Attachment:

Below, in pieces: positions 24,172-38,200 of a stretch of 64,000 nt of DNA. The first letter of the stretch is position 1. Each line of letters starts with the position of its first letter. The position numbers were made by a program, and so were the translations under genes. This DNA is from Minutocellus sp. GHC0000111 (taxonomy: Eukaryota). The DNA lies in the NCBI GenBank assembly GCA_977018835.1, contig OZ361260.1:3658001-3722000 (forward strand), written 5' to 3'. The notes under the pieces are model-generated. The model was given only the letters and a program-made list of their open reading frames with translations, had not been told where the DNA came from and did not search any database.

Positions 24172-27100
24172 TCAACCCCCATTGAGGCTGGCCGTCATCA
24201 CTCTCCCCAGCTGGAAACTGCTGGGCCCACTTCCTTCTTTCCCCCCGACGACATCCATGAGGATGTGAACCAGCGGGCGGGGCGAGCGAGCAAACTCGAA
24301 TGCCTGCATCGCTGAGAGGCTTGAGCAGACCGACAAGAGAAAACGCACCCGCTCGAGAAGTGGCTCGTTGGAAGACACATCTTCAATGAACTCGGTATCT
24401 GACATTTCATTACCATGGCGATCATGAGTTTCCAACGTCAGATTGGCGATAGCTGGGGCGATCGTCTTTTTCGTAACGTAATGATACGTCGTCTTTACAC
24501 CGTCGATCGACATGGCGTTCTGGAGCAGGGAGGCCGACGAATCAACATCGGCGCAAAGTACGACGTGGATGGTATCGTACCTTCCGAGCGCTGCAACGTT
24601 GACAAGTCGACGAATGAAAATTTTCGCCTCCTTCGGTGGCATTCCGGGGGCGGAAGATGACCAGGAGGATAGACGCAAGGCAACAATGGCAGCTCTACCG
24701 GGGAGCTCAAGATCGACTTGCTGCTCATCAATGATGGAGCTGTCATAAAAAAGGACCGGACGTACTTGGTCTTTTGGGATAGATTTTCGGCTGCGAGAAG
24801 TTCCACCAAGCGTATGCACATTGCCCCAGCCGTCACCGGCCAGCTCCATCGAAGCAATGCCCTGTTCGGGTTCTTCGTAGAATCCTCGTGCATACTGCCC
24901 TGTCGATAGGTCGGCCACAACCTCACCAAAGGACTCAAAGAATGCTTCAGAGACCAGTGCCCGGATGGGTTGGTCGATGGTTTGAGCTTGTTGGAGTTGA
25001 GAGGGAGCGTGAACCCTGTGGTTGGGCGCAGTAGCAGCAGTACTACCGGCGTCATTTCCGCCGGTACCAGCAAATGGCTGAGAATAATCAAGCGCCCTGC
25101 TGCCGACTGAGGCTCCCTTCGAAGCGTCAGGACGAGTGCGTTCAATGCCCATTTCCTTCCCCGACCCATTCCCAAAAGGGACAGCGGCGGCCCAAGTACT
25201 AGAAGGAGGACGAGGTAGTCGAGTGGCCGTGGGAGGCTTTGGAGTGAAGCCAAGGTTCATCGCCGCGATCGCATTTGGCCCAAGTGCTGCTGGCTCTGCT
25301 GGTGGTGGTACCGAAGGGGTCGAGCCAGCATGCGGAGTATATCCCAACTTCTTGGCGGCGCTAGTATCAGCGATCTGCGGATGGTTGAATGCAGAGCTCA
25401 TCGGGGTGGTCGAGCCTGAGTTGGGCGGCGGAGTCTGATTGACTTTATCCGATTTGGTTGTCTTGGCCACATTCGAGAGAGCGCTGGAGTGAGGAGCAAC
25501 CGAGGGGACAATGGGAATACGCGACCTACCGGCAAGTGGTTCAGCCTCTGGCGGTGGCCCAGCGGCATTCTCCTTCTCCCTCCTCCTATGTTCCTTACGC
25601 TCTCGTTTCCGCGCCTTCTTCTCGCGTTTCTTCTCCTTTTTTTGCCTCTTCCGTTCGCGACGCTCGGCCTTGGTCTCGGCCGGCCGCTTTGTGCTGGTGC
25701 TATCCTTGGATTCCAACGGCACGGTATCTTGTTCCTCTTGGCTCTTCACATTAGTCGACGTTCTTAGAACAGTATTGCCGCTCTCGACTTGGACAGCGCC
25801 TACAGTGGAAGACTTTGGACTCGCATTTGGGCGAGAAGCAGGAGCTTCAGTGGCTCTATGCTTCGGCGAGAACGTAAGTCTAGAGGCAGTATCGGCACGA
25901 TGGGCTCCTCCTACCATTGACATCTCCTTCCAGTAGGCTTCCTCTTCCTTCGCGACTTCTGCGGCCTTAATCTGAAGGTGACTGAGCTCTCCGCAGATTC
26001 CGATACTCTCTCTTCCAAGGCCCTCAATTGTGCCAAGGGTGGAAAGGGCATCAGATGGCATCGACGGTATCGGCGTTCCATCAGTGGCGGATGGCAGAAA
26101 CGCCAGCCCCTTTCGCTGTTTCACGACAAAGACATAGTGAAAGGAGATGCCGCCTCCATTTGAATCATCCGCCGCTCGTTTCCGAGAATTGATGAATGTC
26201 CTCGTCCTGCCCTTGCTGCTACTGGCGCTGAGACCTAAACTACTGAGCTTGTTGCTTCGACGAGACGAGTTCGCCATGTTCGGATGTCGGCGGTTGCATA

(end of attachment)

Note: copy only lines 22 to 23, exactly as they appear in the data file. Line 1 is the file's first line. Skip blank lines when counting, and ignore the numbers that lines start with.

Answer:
26001 CGATACTCTCTCTTCCAAGGCCCTCAATTGTGCCAAGGGTGGAAAGGGCATCAGATGGCATCGACGGTATCGGCGTTCCATCAGTGGCGGATGGCAGAAA
26101 CGCCAGCCCCTTTCGCTGTTTCACGACAAAGACATAGTGAAAGGAGATGCCGCCTCCATTTGAATCATCCGCCGCTCGTTTCCGAGAATTGATGAATGTC